Spin Cycle

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BINGHAMTON — As President Barack Obama began day two of his upstate New York bus tour Friday, he made two previously unannounced stops designed to show his common touch.

The president, after spending the night in a Holiday Inn in Auburn (west of Syracuse), hit the local YMCA at 8 a.m. for a workout before getting on the road. During the workout, people milled about outside the back of the Y, stepping out of their offices and houses with coffee mugs in hand to get a glimpse of Obama. When he left the gym shortly before 9 a.m., cheers went up.

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The caravan then drove through Skaneateles where residents lined the streets to wave to the president’s bus. Skaneateles is the Finger Lakes village where President Bill Clinton and Hillary Clinton vacationed in 1999 just as she was launching her U.S. Senate campaign.

At little while later, the bus made an unexpected detour in Tully, just south of Syracuse¸ for a surprise visit at high school soccer practice with the boys and girls squads.

“I was driving by and I thought … I’d like to kick the ball around a little bit,” Obama said.
The president talked to the girls’ team first, then the boys.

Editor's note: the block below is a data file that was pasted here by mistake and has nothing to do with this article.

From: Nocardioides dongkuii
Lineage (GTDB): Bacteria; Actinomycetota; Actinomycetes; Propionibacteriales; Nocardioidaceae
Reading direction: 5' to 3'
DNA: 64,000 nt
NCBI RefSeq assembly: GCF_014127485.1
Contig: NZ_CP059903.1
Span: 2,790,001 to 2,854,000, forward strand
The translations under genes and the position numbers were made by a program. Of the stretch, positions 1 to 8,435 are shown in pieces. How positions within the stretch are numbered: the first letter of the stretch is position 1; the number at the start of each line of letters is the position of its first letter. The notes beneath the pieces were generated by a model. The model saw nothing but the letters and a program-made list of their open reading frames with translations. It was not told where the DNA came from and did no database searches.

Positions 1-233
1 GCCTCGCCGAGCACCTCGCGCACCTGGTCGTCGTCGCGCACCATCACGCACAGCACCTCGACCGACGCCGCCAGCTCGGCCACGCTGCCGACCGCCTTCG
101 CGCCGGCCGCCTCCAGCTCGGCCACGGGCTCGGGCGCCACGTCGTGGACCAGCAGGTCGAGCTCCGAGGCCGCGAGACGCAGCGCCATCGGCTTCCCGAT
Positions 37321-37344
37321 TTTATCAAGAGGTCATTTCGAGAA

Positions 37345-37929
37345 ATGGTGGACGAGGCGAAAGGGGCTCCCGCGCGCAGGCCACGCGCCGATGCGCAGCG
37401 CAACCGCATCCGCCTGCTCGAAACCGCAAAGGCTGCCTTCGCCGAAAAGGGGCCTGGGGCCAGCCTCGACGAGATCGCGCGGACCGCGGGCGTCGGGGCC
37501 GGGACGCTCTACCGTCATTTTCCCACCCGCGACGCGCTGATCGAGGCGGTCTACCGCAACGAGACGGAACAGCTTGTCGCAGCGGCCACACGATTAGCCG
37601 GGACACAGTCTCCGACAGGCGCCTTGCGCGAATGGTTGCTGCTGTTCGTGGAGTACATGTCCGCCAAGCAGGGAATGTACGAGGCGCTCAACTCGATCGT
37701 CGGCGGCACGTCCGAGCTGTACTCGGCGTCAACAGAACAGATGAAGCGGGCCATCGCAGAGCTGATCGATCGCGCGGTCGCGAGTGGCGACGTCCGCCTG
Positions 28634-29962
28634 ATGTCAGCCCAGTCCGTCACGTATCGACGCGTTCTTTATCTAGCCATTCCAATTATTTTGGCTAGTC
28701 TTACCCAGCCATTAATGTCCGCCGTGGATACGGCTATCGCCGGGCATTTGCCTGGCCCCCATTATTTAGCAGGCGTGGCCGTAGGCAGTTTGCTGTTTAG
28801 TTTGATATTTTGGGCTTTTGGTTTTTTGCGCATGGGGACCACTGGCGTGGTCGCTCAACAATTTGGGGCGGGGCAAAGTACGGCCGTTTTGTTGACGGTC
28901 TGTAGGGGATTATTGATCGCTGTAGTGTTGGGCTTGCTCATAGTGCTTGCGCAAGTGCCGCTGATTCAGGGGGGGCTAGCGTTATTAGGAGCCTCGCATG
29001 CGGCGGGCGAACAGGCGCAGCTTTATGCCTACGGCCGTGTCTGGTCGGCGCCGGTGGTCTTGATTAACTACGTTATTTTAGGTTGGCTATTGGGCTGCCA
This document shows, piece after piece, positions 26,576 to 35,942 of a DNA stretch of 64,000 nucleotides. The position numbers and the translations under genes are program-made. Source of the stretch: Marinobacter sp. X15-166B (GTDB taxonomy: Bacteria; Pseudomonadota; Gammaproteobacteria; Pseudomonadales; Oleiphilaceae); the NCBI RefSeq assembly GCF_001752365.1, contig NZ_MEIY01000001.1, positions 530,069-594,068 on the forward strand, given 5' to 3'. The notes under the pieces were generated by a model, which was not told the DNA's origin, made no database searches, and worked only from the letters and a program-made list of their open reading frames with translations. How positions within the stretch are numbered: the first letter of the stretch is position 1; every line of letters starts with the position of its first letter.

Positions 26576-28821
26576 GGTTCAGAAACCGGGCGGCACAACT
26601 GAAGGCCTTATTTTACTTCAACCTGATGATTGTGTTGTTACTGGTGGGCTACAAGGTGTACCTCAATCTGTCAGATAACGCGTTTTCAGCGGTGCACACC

He tried to start a little trouble: “Can you guys beat the boys?” Obama asked the girls, and one said, “Oh definitely.”

Obama also talked about the scenic ride he had between Auburn and Tully, saying he knew the area would have a lot of dairy farms, but he seemed surprised to see crops as well.

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“I didn’t realize,” he said. “As I was driving in, there’s actually, there’s some decent corn around here,” Obama said, then heard from the girls about how their town has a Family Dollar but no large grocery store.

 “I’m assuming everybody here is going to want to go to college,” he said — working in the theme of the tour: college affordability. “So, part of what we want to do is make sure that whatever school you decide to go to that you can afford to do it and you can get grants and loans and you don’t end up having too much debt.”

Obama singled out one girl: “You don’t look like you’re in junior high school,” he said to a young girl, Julia, who is 9. Meeting the president, she had said earlier today, was on her bucket list.

“Here’s a general rule,” Obama said. “When you’re 9, you don’t need a bucket list,” and the girls laughed. “When you get to be 52, then you might want to draw one up.”

With the boys, Obama took a soft pass from one of the players, caught up to it and played with the ball for a couple of seconds (to oohs) before passing it back to the team. He headed out by 11 a.m.

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With pool reports